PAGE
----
5. Talk to everybody

beb3de5a-a308-489c-9caf-041c50531b60Especially if you have very specific goals, for example you are a salesperson. Of course you should give priority to the people who will actually bring you business, that’s why you’re there. However, don’t let work goals limit yourself. You don’t know what is going to happen in the future. People that might seem pointless to talk to could turn out to be amazing partners, could introduce you to someone incredibly interesting, or just be exceptional human beings.

6. Take your business cards everywhere with you, even in the evening

At conferences it is very common that people speak a different language than yours, or maybe the place is just too crowded to be properly heard. Giving and taking each other’s business cards is a great way to get people’s names and, most importantly, to be able to keep in touch after the conference is over.
Extra tip: write the outcome and requests of the meeting with that person on the business card you just received. Some cards even have a special “notes” section. Mine does, on the back:

 

 

 

7. Jokes and smiles are great!

Who wants to be serious all the time? After hours and hours talking the same talk, you just crave for a little humanity coming out of your interlocutor. That’s what makes jokes and smiles particularly effective at conferences. You will also let go some of the tension coming from such a big event and people will put you in their minds in the “happy person” drawer.

8. Wear smart but comfy clothes

IMG_7655Normally conferences dress code is “business casual”. Great way to put it: don’t overdress, because it’s not a wedding nor a gala. Don’t underdress, because, as I was taught some years ago, you want to always look better than your prospective client, so that they will want to “join your team” and do business with you. You know, the usual “cool kids” situation. What I normally do is wear a very simple dress, like a little black dress, with a simple jacket. Very often, if I am feeling too elegant, I leave the jacket at the booth. If I am wearing a super nice jacket then I wear jeans to turn the “smartness” down a notch. Bottom line is: play smart with style.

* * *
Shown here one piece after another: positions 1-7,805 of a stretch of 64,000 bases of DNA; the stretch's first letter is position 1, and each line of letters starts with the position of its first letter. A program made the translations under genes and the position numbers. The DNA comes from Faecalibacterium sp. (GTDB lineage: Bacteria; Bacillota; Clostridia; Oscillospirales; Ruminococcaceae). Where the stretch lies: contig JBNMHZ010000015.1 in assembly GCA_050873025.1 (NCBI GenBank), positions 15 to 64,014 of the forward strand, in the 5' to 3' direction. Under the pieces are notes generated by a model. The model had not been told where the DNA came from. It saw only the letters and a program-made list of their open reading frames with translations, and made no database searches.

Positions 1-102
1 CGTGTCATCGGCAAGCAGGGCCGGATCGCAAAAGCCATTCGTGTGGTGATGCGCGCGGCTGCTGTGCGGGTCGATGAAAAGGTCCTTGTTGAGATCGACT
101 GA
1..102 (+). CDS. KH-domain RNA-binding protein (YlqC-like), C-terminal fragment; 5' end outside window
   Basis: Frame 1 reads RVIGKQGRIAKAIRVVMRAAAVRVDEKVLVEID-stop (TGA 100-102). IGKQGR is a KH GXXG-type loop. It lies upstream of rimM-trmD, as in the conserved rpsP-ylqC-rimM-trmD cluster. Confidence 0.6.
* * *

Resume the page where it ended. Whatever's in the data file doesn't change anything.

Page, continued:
9. Don’t bring a purse, bring a backpack

Do you really need a purse at a conference? Are you going shopping or something? A purse really gives the wrong idea about your intentions, plus it doesn’t fit much stuff inside. A professional smart backpack is a lot bigger and looks more professional and functional. Especially if you carry your laptop around everywhere like I do.

10. Prepare for chitchat, especially about topics that you don’t know about

Believe me, it will happen that you really want to talk to someone, but you just don’t know how to break the ice. That’s happened to me many times, IMG_0022as I feel I am an “outgoing introvert”. So what I did to help myself out is writing a list of topics (or even questions) that you know people are going to be responsive to. Some of them are: “How is the conference going today?”, “What is your main goal at this event?”, “What is the focus with your business right now?”. If you want to go easy (and that’s the approach I recommend) ask about last night’s party, about their city, tell them how nice their booth is (only if you really think so)! Being a girl and being surrounded mostly by men, I also had to learn a little bit about football and more “manly” topics so that I could make jokes with them. Any topic counts as long as your interlocutor’s eyes light up.